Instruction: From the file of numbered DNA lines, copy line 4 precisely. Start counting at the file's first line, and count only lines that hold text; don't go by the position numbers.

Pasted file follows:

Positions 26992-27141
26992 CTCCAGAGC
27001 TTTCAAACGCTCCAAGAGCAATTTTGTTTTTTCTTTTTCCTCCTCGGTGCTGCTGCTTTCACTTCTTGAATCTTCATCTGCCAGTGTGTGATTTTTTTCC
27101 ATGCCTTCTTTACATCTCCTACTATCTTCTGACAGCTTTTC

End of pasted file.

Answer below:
27101 ATGCCTTCTTTACATCTCCTACTATCTTCTGACAGCTTTTC